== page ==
Wednesday, March 11, 2009

...taken from Danny's new book, "Forgive & Remember"

I am asked almost every week of my life this one question. “How do you forgive and forget?”

To which I always respond, “That’s easy to answer. You don’t.”

The greatest misconception among Christians regarding forgiveness is the mistaken idea that somehow, to truly forgive someone for something that has been done against us in the past, we must forget all about it. Otherwise, we are told that we have not truly forgiven.

Forgiveness does not involve lapsing into some spiritual state of amnesia. The reason most people struggle with forgiveness and hold on to the past with such fierceness is the simple fact we have received much misinformation within the church regarding what true forgiveness really involves.

First, let me state emphatically that forgiveness has nothing to do with forgetting. It has everything however, to do with remembering.

You might be asking yourself right about now, “What in the world is he talking about? How does remembering the offense of the one who has harmed me so deeply, link with true forgiveness?”

The best analogy to true forgiveness I can give you is this.

Forgiveness is a dry bridge that God has built above the raging waters of hatred and unforgiveness that once had you drowning. That bridge is a place of safety above the waters that once held you captive. You can still see the waters below, except now….the bridge of forgiveness places you above the situation of your past unforgiveness.

Forgive and remember… simply means that we are to “ forgive and remember”, how God has forgiven us for the things we have done, and most likely still do. It is so much easier to forgive from a place of understanding than from a place of condemnation. If we pause to remember the many things we have been forgiven of through God’s great mercy, it is easier to forgive the transgressions of those who have hurt us so deeply.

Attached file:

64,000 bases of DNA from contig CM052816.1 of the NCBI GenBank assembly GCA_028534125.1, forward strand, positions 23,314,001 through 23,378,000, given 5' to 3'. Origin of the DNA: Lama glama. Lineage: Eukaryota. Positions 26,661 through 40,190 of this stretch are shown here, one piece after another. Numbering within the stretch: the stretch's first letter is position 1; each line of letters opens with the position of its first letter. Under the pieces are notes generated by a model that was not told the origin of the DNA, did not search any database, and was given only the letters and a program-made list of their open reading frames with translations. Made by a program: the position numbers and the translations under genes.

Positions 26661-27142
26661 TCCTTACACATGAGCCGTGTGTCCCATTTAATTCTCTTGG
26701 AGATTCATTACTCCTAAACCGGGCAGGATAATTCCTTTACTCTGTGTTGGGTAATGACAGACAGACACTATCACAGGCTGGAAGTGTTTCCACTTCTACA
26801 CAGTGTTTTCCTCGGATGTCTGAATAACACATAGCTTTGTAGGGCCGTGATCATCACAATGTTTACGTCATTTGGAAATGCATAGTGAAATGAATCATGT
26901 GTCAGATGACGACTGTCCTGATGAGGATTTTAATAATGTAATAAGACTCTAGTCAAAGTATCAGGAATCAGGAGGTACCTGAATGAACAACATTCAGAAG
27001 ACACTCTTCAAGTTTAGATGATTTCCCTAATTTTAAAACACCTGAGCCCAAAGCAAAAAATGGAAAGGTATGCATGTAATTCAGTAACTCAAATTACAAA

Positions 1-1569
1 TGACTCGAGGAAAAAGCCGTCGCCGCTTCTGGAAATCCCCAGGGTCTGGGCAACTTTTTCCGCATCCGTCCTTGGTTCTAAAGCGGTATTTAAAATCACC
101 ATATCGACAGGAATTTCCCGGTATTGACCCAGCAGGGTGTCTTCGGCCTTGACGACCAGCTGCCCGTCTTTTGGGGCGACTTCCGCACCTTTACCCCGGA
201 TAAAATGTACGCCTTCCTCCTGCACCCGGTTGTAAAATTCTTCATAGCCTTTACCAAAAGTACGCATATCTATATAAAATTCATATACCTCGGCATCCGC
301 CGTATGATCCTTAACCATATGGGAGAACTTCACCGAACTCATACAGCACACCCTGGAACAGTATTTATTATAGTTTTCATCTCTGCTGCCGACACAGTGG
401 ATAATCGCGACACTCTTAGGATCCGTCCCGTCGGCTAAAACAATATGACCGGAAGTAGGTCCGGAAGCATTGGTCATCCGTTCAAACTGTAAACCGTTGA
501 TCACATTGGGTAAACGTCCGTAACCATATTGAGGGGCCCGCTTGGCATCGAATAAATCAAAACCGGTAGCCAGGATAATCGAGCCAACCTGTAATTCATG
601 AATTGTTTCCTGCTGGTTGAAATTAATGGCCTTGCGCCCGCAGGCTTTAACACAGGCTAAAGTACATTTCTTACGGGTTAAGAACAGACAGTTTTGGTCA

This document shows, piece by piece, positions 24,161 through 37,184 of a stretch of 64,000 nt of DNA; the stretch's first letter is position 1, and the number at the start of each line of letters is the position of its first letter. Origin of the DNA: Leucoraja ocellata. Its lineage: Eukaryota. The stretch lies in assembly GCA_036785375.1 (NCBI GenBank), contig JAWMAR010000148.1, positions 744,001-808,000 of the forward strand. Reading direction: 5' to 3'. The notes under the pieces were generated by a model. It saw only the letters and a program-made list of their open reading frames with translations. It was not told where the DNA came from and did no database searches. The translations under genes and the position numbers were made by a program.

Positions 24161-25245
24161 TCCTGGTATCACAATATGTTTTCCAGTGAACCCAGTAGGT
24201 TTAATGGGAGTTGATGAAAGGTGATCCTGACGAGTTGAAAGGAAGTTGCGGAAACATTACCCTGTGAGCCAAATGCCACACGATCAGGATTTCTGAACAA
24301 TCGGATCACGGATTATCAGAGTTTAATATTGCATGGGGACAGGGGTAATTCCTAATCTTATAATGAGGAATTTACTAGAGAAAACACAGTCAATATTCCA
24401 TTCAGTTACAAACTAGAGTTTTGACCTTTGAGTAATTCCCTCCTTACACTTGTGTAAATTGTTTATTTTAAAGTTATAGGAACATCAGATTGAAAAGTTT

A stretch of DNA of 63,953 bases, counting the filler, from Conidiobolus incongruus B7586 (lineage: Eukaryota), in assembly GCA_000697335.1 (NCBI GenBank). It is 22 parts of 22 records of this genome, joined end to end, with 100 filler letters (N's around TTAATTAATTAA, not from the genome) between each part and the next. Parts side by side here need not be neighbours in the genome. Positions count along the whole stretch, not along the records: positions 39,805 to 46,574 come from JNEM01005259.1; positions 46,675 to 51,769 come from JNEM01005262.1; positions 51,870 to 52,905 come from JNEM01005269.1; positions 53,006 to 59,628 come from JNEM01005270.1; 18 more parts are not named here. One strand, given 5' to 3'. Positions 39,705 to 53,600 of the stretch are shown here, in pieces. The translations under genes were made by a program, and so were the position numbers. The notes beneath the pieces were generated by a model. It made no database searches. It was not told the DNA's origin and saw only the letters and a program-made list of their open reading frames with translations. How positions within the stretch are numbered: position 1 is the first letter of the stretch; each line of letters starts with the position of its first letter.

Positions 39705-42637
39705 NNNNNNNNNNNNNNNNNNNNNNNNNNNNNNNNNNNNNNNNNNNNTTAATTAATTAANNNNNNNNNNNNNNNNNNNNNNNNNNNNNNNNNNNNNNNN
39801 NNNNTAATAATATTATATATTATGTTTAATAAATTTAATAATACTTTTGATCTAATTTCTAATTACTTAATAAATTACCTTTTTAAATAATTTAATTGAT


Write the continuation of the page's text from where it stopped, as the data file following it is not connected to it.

You must also have the ability to remember what you have forgiven, and what you have been forgiven, to be of assistance to others who are struggling with their own inability to forgive unspeakable circumstances. If your memory were suddenly wiped away in the moment you extend forgiveness, how would this profit others to find freedom from their own struggles with the same?

The truth of the matter is that often times, the forgetting part that people encourage us to undertake is nothing more than the classic, “Sweep it under the rug”, theology that most in the church have lived and taught for decades. People are encouraged to hide behind their well crafted masks and live under the grand illusion that, “Out of sight, out of mind”, is the way to forgiveness.

Unfortunately, the problem only grows worse. These people become bitter and develop a clear and present inability to relate well to others. They are often viewed as troublemakers, when all they really are is someone who has never truly offered forgiveness, either to the one who has hurt them, or most importantly…to themselves.

Along with the question about how can we forgive and forget, I also get the comments from people regarding how they just don’t “feel” forgiveness. They have prayed and waited for the feeling to arrive, to only be disappointed when that moment doesn’t come.

Forgiveness, like love…is a choice. We choose to forgive. If you are waiting until you feel like forgiving someone, especially those who have hurt you deeply, you’ll be waiting until Hell freezes over. The feeling will most likely never come.

In the same regard, you will hear many divorced people explain that they divorced because they eventually fell out of love with the person they once loved so deeply. This, is a misconception and outright lie from the enemy to promote divorce.